Set and Adjust Goals
This activity is only adding value if you are doing business modeling in
order to engineer your business.
If you are only building a chart of an existing organization in order to derive
system requirements, envisioning a new business is not necessary. See also Concepts:
Scope of Business Modeling.
Discuss the boundaries of what you should choose to include in your modeling
effort - decide what constitutes the target organization. This can effectively
(but not necessarily) be done using business
actor and business use
case notation, should the involved audience feel comfortable with such
notation. The important thing is to find ways to agree on the following:
- What are key entities in the environment that you consider external to the
target organization (meaning you cannot effect how they work, but you are
dependent on having a well defined interface to them).
- In the case that you are performing business modeling in order to define
requirements for a particular system, there may be parts of the organization
that wouldn't be affected by this system. Those parts can be considered
external entities, since there is no point in using resources to produce
descriptions of business processes that this project is not influenced by or
The boundaries you set for the target organization may very well be rather
different from what you would consider as being the boundaries of "the
- If your goal is to build a new sales support system, you may choose not to
include anything that goes on in your product development department, but it
is considered a business actor since there are interfaces that need to be
clarified. In this example, entities inside of "the company" will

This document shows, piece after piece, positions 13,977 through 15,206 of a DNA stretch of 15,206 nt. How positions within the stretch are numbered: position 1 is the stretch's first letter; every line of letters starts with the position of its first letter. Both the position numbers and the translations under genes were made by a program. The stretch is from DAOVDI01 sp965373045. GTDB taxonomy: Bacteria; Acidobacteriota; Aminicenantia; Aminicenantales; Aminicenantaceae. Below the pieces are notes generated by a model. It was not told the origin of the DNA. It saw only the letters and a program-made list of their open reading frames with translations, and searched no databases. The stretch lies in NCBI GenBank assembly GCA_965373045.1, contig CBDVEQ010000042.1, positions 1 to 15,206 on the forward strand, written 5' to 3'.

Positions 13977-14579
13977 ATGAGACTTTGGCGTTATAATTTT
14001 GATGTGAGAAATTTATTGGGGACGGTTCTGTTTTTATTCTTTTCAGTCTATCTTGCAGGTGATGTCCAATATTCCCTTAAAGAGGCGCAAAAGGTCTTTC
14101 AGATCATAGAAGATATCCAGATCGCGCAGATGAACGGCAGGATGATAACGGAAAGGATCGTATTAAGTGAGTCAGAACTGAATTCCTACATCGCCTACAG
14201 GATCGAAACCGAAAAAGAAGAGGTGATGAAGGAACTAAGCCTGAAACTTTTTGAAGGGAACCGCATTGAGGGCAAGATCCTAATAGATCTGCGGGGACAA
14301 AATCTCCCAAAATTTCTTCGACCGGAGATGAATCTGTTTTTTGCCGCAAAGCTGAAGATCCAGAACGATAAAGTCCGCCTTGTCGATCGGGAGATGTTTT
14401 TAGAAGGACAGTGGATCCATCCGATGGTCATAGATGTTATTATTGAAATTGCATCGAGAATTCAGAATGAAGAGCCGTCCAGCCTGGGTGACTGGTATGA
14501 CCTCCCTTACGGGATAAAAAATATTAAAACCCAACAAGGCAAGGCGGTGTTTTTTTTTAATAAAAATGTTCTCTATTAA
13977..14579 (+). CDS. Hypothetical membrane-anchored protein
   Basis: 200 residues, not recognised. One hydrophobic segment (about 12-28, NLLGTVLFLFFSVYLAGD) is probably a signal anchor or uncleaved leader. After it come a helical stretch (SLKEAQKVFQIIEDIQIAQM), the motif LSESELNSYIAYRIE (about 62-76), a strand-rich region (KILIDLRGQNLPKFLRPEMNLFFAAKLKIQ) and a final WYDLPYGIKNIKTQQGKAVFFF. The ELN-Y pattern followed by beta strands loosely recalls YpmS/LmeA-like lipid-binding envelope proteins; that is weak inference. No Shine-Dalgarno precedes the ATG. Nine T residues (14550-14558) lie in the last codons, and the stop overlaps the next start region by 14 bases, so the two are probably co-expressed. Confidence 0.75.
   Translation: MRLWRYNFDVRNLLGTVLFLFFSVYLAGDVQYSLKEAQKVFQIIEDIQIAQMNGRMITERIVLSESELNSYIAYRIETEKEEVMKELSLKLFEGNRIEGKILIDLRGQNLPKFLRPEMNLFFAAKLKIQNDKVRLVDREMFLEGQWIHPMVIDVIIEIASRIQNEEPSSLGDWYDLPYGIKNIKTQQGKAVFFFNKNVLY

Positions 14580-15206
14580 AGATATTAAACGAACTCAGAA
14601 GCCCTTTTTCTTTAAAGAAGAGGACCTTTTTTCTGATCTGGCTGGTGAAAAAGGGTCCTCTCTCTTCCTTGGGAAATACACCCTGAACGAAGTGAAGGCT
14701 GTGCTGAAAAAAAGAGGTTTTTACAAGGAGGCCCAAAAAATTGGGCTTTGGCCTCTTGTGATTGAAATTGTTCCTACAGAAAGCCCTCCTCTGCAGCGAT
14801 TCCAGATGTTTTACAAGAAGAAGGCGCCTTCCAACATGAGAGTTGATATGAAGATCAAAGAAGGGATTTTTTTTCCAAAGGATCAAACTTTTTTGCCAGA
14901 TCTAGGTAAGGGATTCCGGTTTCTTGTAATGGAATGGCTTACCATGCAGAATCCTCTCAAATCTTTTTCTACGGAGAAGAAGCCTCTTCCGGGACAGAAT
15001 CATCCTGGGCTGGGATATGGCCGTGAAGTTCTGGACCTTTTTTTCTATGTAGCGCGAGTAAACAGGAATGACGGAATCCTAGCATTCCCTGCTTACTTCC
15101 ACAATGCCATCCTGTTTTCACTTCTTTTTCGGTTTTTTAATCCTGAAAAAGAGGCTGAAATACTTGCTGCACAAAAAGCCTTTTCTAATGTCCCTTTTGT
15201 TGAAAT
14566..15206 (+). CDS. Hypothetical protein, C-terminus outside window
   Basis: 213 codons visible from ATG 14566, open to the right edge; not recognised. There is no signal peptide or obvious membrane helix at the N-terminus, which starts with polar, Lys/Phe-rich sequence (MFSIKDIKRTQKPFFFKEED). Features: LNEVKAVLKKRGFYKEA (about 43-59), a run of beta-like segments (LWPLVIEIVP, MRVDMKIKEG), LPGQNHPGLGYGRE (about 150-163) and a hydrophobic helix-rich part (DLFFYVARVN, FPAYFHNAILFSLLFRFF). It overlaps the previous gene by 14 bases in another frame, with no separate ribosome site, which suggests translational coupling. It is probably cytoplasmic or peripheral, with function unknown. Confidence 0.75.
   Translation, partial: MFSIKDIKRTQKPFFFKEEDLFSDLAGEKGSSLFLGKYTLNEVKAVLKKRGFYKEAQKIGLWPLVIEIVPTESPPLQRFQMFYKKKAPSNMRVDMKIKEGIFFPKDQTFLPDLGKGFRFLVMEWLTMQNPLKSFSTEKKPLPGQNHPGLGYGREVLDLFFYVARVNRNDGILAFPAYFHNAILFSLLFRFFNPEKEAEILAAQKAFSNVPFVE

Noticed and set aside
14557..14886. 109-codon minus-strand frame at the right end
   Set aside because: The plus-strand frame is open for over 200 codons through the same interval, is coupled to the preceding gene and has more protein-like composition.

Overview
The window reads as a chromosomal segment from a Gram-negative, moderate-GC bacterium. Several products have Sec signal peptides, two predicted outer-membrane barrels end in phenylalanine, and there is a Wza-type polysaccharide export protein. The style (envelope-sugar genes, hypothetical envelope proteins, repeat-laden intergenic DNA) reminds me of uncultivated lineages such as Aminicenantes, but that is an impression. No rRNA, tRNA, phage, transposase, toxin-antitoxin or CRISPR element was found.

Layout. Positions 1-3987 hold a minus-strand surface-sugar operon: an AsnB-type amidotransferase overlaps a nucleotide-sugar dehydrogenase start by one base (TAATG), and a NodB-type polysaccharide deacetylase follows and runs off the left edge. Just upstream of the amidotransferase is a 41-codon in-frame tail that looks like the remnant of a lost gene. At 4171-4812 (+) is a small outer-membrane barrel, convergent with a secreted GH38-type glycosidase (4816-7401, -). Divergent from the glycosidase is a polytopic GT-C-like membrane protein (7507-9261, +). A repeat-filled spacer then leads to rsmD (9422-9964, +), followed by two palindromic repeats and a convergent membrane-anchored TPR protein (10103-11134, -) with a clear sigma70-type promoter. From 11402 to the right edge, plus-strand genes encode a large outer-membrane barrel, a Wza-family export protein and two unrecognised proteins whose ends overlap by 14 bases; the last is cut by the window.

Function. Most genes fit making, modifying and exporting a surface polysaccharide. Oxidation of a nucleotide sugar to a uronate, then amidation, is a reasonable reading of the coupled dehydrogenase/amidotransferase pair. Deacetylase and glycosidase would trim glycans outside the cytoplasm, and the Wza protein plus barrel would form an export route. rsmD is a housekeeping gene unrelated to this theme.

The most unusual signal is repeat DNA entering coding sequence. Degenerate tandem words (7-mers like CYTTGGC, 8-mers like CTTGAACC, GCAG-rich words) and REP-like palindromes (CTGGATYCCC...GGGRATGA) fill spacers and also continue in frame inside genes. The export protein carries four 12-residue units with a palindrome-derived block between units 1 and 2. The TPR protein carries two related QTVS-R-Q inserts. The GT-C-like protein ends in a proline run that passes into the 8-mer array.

be considered external to the target organization and be modeled as business
- If the system you are building is one that is aiming at enhancing
communication with partners or vendors (a business-to-business application),
you may choose to include those partners or vendors in your target
organization. In such case, entities external to "the company" are
inside your target organization. This is only useful if the partnership
includes some insight and influence in your partners method of operation. If
you only can influence the interfaces to them they should be considered
external and be modeled as business actors.
- If the purpose of your project is to build a generic, customizable
application (such as a commercial accounting application), the target
organization will need to represent your assumptions about how the customers
buying the end product will use it - it is an abstract entity.
In the Target-Organization Assessment,
you should have defined the stakeholders to the business. In the Business
Vision, you need to specify which of these are to be considered stakeholders
within the boundaries of the project at hand. This will depend on the scope of
the business-modeling effort (see Concepts: